Alice Pinderhughes '80s city superintendent: She brought stability to a school system in need of it.

November 20, 1995

WHILE OTHER URBAN superintendents were trying to hide the depths of the problems inflicting their school systems, Alice Pinderhughes, who passed away last Thursday at age 74, was at least honest. With a disarming straightforwardness, she told the truth about the Baltimore City school system she led from 1983 to 1988.

The city's first and only female school superintendent, she made the case that a school system could not be all things to all people. And she implored all segments of the community -- the business sector in particular -- to help.

At times, Mrs. Pinderhughes' honesty even got her in trouble with her chief benefactor, then-Mayor William Donald Schaefer. Her biggest crisis came at the hands of then-school board Chairman Robert C. Embry, who felt she moved too slowly to solve the system's problems and wanted her out. Stunned by the experience, she nevertheless marshaled all her political skills and prevailed.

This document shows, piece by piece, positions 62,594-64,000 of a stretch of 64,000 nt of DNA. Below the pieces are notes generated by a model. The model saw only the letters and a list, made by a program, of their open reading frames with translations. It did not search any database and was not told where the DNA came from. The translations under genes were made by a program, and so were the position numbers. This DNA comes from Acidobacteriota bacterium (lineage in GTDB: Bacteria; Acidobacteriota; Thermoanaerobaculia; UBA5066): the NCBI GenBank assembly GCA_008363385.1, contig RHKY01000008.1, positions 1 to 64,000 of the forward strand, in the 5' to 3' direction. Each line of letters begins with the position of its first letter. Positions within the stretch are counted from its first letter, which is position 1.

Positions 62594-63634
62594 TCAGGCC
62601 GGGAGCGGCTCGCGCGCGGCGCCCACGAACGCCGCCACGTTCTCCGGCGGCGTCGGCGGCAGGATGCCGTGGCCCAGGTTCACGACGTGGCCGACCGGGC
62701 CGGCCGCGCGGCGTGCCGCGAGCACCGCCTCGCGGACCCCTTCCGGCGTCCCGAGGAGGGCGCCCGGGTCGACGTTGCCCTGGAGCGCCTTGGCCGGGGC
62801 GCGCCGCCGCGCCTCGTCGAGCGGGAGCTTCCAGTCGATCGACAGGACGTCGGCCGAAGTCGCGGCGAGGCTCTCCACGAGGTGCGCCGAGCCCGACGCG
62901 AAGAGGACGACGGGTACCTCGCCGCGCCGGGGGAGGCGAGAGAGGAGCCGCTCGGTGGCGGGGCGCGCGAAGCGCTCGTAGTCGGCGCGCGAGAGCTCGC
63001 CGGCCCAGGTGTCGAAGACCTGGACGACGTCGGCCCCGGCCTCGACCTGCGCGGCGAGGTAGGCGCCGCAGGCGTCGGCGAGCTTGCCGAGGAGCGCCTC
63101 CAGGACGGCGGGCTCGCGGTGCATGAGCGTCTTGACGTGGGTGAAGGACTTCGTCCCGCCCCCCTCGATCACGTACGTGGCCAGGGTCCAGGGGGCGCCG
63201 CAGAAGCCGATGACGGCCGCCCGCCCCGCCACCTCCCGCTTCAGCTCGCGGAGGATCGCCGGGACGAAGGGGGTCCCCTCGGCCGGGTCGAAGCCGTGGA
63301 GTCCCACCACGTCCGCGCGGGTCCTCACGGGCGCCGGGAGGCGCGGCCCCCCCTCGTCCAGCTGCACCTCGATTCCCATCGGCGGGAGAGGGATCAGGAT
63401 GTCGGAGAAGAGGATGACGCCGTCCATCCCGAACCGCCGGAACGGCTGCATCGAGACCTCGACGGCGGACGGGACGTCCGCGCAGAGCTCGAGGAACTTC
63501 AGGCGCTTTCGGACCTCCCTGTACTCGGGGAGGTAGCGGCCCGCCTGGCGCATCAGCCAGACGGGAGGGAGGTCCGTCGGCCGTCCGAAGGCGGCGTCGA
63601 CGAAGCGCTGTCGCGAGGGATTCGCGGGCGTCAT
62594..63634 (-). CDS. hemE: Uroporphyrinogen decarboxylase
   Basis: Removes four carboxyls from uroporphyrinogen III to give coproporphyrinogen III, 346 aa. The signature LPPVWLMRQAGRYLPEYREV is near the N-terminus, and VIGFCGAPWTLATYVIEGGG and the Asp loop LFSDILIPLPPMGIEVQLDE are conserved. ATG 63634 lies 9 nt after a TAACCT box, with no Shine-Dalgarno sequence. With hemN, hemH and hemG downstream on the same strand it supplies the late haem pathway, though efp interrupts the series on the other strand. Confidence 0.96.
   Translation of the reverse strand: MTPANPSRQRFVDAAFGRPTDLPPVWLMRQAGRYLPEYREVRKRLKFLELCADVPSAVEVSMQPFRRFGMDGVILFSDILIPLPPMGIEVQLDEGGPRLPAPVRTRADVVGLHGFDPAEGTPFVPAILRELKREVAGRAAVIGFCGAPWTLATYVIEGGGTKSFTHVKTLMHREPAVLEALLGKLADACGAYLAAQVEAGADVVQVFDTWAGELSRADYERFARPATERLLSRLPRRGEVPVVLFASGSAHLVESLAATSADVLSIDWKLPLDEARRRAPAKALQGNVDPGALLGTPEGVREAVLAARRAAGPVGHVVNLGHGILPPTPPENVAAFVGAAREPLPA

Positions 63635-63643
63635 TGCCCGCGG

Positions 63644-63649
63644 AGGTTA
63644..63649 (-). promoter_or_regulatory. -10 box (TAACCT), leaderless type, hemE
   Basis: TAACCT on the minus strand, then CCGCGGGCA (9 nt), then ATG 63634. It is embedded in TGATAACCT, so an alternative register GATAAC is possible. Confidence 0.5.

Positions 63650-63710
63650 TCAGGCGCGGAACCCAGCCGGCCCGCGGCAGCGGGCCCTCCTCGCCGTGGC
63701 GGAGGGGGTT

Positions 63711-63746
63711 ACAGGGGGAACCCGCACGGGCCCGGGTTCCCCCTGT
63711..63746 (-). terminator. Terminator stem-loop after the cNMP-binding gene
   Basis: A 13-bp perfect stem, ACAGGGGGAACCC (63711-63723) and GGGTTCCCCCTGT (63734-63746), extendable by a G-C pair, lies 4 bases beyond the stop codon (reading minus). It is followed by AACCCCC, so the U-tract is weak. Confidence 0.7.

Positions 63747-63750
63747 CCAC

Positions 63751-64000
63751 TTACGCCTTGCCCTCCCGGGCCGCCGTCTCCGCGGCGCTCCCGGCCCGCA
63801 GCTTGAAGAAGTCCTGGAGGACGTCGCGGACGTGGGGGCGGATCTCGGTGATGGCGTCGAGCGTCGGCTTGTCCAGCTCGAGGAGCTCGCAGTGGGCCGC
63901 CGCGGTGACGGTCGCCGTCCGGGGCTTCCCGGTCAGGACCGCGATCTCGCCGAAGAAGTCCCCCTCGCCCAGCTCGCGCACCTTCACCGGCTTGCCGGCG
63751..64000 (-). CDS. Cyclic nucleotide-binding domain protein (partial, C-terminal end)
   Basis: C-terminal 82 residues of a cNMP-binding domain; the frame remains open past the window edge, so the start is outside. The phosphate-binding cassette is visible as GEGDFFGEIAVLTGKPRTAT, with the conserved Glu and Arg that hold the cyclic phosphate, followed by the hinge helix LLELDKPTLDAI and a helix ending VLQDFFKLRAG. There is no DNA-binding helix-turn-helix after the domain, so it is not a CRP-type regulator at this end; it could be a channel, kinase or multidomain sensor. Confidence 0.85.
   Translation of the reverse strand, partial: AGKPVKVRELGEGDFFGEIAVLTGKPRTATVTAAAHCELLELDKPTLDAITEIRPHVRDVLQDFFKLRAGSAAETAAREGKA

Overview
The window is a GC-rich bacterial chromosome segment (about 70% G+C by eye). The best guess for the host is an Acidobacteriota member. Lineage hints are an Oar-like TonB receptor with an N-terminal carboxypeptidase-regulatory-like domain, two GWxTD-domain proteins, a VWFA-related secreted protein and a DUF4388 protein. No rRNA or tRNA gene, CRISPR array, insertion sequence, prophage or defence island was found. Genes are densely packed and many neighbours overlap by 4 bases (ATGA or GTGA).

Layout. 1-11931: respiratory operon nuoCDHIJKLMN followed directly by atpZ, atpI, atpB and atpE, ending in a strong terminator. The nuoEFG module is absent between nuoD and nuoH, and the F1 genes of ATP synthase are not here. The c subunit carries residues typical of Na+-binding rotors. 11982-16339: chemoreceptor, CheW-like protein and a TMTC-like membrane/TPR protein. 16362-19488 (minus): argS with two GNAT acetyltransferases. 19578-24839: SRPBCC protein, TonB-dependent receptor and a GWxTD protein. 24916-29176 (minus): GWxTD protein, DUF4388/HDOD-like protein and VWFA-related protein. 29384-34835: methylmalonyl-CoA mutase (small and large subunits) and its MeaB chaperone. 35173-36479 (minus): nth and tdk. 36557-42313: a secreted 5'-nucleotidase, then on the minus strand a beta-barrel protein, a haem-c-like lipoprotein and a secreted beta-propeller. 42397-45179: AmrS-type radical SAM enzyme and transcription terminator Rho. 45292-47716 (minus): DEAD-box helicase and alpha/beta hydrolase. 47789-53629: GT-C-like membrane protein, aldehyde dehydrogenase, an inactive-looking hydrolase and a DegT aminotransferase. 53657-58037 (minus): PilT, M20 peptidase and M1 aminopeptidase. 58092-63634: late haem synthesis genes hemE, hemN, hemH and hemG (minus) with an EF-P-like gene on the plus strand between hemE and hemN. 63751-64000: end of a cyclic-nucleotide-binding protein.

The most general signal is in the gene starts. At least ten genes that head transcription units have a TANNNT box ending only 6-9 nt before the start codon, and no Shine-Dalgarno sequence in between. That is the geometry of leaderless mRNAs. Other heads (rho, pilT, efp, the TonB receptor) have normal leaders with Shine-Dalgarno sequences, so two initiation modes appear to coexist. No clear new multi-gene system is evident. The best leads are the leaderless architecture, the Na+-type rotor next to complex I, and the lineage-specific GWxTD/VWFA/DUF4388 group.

When the end of her tenure finally came and she was asked to resign by the newly elected mayor, Kurt L. Schmoke, she departed without bitterness, saying "for everything there is a season." Publicly, she reacted with grace; privately, she cried.

If she suffered any indignity, it was the criticism that she did not hold a doctorate, something she attributed to the fact that a segregated University of Maryland would not allow her to take graduate courses until 1954. Through it all, she presented herself as someone impeccable, self-possessed and full of pride.

She never had any grand plans to improve things. At times, she might not have been as hands on as some would have liked. But she was a stabilizing force at a time when things could have easily gone awry. Who could argue that the city's school system has improved since her departure?

"For everything, there is a season," as she said, and Alice Pinderhughes melded perfectly with her's. She will be missed.

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